Plotting: A Tarot card device?
Are you a plotter or a pantster? I’ve always thought myself a pantster, unable to plot. I try and I freeze up. Recently I’ve decided to try and plot in slow doses. I’ve tried the index card method of writing out major points, and rearranging them but my problem with that is that I often don’t know what those key points are. I write as things come to me… as those voices that all writers hear deems me worthy of knowing the next scene. It’d be easy to put random points together and say that’s it, but it’s another to write true to the story and true to the characters.
I will admit I’ve tried the whiteboard method and although that has worked somewhat in the past for brainstorming, it’s not a preferred method. Often times, ideas will come to me out of the blue, whether I’m on the bus or just drifting off in thought. I don’t have a method and I often wonder if I ought to try and figure one out because it can get frustrating at times waiting for characters to be comfortable enough to unveil a scene of events. And when you have characters who suddenly go shy on you, you’ll often spend days on end in silence… with writer’s block right on its heels.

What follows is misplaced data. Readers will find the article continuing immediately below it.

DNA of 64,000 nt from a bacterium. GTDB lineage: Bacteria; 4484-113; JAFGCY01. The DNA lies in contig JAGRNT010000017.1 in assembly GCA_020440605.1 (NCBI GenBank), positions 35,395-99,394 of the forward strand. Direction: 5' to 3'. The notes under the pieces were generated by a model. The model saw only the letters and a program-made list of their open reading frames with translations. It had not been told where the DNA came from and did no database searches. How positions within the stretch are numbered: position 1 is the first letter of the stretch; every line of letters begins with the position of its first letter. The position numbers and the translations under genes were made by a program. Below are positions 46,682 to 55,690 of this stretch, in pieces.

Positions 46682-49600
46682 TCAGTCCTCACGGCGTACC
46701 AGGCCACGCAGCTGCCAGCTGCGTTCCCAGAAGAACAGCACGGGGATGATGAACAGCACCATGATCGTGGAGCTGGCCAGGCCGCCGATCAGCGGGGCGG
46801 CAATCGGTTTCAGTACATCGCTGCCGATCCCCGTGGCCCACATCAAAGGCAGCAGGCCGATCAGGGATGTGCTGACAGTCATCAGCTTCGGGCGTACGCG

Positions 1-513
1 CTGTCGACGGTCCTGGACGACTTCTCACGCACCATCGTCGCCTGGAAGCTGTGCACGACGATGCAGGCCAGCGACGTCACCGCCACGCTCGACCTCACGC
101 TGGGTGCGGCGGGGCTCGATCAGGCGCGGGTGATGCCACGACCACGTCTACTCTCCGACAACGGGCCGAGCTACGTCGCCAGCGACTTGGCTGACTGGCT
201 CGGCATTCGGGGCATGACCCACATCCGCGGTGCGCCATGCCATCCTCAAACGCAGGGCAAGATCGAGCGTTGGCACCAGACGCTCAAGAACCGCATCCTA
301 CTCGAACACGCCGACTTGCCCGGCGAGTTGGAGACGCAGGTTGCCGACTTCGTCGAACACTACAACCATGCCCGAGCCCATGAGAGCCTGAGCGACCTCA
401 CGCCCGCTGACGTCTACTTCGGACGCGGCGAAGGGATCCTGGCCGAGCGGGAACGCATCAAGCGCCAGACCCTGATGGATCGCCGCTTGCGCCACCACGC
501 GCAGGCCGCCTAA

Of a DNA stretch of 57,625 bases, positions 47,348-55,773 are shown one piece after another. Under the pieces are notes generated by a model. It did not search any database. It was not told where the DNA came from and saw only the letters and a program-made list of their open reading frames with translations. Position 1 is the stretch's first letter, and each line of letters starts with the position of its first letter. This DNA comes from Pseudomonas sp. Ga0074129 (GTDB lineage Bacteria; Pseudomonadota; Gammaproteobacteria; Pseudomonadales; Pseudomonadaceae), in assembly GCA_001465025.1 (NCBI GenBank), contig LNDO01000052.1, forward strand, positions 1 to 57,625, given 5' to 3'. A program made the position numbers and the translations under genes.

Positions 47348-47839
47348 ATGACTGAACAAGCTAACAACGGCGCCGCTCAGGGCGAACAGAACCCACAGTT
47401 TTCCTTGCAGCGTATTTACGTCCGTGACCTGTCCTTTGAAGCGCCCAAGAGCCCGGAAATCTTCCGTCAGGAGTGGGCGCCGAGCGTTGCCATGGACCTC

A bit ago, I thought about tarot cards and how they could help a writer by the flip of a card… to tell the story’s path. I’ve often wondered if this would be feasible, if it would even be possible. Surely not everything would fall into place at the simple spread of the cards, but I must admit I am curious. Almost curious to try but just haven’t gotten around to it yet. In this article, it talks about setting up the card spread to either describe the character (which I’m a bit eh about. I like the chars to speak to me themselves about who they are and what they look like, etc) or using the cards to define plot hooks which I’m much more interested in.
Each card you place here represents at least one plot hook the game master (GM) can make use of (in an RPG) or that can be turned into a side plot or complication (in fiction). In the former case, make sure that you leave enough wiggle-room that the GM can use the plot hooks when and where he sees fit, adapting them to suit his material. Keep them short and flexible. In the latter case, make sure you adapt them to mesh seamlessly with your primary plot material so the added complication or plot doesn’t look tacked on.
But I was wondering, what do you find useful? Would you or have you tried plotting with the help of tarot cards?